HELP! It’s an emergency…

speccoll
Tuesday 30 July 2019

In June, staff from the University’s Library and Museum Collections attended a one-day training course on the salvage of library, archive and museum collections. The course was organised by the Library’s Special Collections conservator Erica Kotze ACR and Helen Faulds, Library Collections Manager, and was hosted by the University Library in association with the Scotland group of the Institute of Conservation (ICON). The course was facilitated by Helena Rodwell and Sophie Rowe, two conservators from the University of Cambridge Museums where they run this course regularly. A watch manager from the Scottish Fire and Rescue Service also attended as an observer to offer feedback and potential support for future courses. The training was particularly timely this year as staff across the University are aware of the importance of robust emergency planning, and regular training, following a serious fire in the University’s Biomedical Sciences Building at the start of the year. In this blog post Maia Sheridan, Manuscript Archivist in Special Collections, and Claire Robinson, Collections and Exhibitions Curator in Museums Services, describe their experience of the course.

Presentation of theory to staff in the morning session

The morning session consisted of theory presentations on topics that provided guidance on how to prepare for a salvage operation, set up a triage point, move damaged items and provide first-aid treatments for different types of collections. Delegates had the opportunity to take part in break-out sessions with conservators from different specialisms including: Saho Arakawa ACR paper conservator at the National Records of Scotland; Tuula Pardoe ACR textile conservator from the Scottish Conservation Studio, Will Murray ACR artefacts conservator also from the SCS and Henry Matthews ACR and Gail Egan ACR both paintings conservators at Egan, Matthews & Rose. The conservators provided practical ‘first aid’ demonstrations and shared their experiences of carrying out salvage operations in a variety of different contexts, from the devastating Perth Flood of 1993 to small-scale leaks. Both of us found the methods of salvage for the materials we don’t usually work with to be very illuminating. For Claire, as a museum professional, it was particularly useful to develop more detailed knowledge about the salvage of archive and library materials, which she could be called upon to assist with as part of a wider University response to a disaster situation. Maia, as an archivist, found the training on salvage of paintings, textiles and objects was very interesting for the same reasons.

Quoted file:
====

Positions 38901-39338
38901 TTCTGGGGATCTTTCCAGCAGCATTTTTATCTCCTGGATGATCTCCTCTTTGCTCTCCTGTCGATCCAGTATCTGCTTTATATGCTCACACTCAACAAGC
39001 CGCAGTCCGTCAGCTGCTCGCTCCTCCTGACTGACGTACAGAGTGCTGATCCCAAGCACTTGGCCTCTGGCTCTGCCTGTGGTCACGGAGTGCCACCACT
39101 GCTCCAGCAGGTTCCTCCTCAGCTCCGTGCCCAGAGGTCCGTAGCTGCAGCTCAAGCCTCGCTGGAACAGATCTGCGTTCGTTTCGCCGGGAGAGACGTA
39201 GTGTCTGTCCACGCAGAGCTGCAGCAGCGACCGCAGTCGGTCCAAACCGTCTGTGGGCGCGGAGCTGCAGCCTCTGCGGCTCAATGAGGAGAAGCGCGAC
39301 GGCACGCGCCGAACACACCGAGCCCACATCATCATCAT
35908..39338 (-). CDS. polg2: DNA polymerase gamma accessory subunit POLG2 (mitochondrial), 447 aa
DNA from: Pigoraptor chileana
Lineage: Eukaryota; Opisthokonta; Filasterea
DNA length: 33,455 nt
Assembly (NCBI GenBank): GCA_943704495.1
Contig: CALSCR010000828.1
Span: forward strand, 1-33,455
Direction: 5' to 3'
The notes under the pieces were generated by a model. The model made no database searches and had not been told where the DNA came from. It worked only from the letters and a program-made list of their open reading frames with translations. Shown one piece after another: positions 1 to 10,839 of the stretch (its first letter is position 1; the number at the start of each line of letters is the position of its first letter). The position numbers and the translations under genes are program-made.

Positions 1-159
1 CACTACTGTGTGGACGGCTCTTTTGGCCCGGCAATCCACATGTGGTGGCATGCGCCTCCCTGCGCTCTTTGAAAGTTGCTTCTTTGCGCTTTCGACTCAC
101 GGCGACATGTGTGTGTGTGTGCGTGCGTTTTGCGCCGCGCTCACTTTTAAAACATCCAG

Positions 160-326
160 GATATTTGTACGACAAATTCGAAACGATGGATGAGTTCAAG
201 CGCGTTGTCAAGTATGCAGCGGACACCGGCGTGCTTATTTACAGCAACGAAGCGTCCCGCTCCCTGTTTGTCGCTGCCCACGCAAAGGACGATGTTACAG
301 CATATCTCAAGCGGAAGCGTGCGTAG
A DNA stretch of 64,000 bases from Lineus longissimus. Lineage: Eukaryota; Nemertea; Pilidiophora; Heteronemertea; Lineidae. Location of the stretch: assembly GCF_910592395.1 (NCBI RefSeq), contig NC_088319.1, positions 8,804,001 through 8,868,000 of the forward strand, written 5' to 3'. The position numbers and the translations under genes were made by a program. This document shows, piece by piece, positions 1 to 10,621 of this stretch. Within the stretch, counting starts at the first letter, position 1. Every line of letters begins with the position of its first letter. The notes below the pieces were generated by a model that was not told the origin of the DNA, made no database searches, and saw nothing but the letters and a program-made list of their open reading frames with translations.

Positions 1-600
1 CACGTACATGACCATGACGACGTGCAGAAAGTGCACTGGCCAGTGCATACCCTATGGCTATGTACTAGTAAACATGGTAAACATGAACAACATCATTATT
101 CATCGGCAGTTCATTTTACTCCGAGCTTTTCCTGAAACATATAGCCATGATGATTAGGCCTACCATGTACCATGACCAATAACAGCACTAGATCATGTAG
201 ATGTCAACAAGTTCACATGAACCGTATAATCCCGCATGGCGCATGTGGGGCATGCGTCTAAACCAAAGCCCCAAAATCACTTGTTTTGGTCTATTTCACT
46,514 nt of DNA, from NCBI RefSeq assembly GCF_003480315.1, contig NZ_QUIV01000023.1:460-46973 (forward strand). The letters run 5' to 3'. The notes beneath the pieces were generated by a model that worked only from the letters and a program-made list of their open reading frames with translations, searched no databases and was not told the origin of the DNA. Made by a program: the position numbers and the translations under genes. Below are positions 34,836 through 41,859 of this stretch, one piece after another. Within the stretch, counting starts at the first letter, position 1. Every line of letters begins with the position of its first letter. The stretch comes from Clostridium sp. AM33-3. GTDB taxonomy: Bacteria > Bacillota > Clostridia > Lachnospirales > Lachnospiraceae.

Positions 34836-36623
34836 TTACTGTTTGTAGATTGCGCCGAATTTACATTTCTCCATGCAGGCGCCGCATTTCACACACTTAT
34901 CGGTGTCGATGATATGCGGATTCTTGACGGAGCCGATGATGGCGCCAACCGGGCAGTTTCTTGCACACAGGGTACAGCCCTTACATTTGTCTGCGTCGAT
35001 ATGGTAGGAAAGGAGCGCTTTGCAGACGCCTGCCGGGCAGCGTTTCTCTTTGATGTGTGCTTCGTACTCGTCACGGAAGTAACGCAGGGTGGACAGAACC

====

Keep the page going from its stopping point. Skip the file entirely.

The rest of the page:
Demonstration of drying textiles

The course dealt mainly with the threat from water, from flooding, but also in the aftermath of a fire where the water damage from efforts to extinguish the fire will be significant. The afternoon session consisted of a practical salvage session based on a scenario that involved a flood in the University’s Main Library. The library’s loading bay had been set up as ‘a store’ with furniture and a range of mock collection items, from an oil painting on canvas in a gilt frame to leather bound volumes, an unrolled reel of microfilm and tens of tiny buttons. We were briefed about an incident in ‘the store’ where there had been a small fire which had been extinguished. The fire services had given us the go ahead to enter the store, but the power was out so the store was in darkness. Furniture and collection items had been knocked over and were in disarray. Most of the items had been soaked and there were pools of water on the floor.